From: Bolton Abbey
Parking: Parking at Bolton Abbey
Start Point: Bolton Abbey
Region: Yorkshire Dales
Route length: 7.2 miles (11.6km)
Time taken: 03:40
Average speed: 2mph
Points of interest: Barden Tower, The Strid, Bolton Priory
Route: Bolton Abbey, Bolton Hall, West Bank Wood, Little Hare Head, Middle Hare Head, Hare Head Side, Broad Park Bridge, Barden Scale, Barden Tower, Barden Bridge, Holme House, The Strid, Strid Wood, Wooden Bridge, Dales Way, Bolton Priory, Bolton Abbey
The River Wharfe flows though some of the finest scenery in the country, and almost certainly among the most picturesque in the Yorkshire Dales. As it meanders its way through the valley of Langstrothdale, it passes a number of the high 2000ft peaks that the Dales have to offer, gaining volume thanks to the significant number of shake-hole sourced streams that flow into it. As it flows into Wharfedale, it crosses over two sets of waterfalls, the impressive outcrops at Linton and the focal point of this walk, a dramatic narrowing at The Strid before snaking its way to the impressive Bolton Priory.
Admittedly, all of the above excitement arrives during the second half of the walk, so I won't dwell too much on the first bit but that does not necessarily mean that it will fly totally under the radar.
As much of this walk is in the grounds of Bolton Abbey, we had to pay an entrance fee that also covered the cost to park the car in the official car park; the ideal place for the start of this circular walk. I'm sure that if you approached the route from a different direction (from the north perhaps) you could avoid paying the fee. Otherwise, this walk starts with a quick walk along the road, through the arch, before heading left up a track towards Bolton Hall and Westy Bank Wood.
|The large-car worrying arch at Bolton Abbey|
|The path heading towards Westy Bank Wood|
After negotiating the wood, a long 3km climb reaches out over the moorland to a trio of humps; High Hare Head, Little Hare Head and the largest of the three, Middle Hare Head. It is this section of the walk, and the descending arm back down the road to Barden that is fairly devoid of features so, sit back (so to speak), relax and enjoy simply being out in the fresh air of the countryside. It is possible to extend this walk to visit Barden Reservoir thus avoiding a large proportion of the road down to Barden Tower.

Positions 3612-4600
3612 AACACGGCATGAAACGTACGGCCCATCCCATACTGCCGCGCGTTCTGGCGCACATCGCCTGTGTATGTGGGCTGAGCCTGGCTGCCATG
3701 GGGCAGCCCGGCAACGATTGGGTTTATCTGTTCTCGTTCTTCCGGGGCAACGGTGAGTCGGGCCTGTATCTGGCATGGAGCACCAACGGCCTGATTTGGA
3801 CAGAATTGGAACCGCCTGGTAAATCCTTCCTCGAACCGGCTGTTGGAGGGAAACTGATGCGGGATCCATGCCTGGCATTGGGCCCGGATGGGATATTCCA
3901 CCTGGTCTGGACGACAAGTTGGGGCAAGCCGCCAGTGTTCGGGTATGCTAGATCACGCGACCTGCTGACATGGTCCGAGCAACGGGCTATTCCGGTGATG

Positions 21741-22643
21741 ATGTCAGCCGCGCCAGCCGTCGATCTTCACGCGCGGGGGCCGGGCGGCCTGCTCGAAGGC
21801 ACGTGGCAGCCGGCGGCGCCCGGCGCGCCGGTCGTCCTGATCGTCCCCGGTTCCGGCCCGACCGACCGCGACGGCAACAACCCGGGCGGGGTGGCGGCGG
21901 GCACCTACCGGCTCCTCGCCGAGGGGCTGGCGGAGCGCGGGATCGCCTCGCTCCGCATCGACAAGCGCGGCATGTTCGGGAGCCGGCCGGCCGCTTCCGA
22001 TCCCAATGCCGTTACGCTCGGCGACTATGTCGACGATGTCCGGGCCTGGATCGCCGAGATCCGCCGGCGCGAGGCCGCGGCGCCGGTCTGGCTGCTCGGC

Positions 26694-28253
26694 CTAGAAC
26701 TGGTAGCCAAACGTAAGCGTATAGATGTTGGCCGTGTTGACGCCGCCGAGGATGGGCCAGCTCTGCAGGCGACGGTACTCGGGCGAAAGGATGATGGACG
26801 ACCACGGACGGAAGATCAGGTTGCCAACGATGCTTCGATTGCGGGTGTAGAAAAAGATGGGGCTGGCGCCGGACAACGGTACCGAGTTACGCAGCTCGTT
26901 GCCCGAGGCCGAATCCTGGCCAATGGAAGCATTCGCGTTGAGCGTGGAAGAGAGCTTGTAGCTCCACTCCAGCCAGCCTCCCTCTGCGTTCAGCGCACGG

|A splendid day in the Yorkshire Dales|
|Barden Tower in the distance|
|Climbing one of the Hare Heads|
|The expansive Yorkshire Dales|
We had to cross the picturesque Barden Bridge to join the Dales Way as it hugs the banks of the River Wharfe before crossing again shortly downstream. We'd reached the beginnings of Strid Wood, home to The Strid.
The Strid gets its name from the Anglo Saxon 'Stryth' meaning Turmoil or Tumult. This gives you a clue to the impressive nature of the feature, a narrowing of the River Wharfe through a tight, rocky chasm causing the waters to foam and froth in anger as they are squeezed through. The name has since been corrupted into Strid, from the possibility of being able to stride across the channel, though this is not recommended as it can be very slippery and is often wider than it seems.
|The River Wharfe prior to entering Strid Wood|
|The narrow confines reduce to around 2m|
|The narrowness finally abates|
|Bolton Priory seen through the trees|
|A large footbridge crosses the Wharfe|
|Amazing how wide the Wharfe returns to a short distance from The Strid|
|The ruins of Bolton Priory|
|One of those pesky pumpkins|
|The impressive main arch|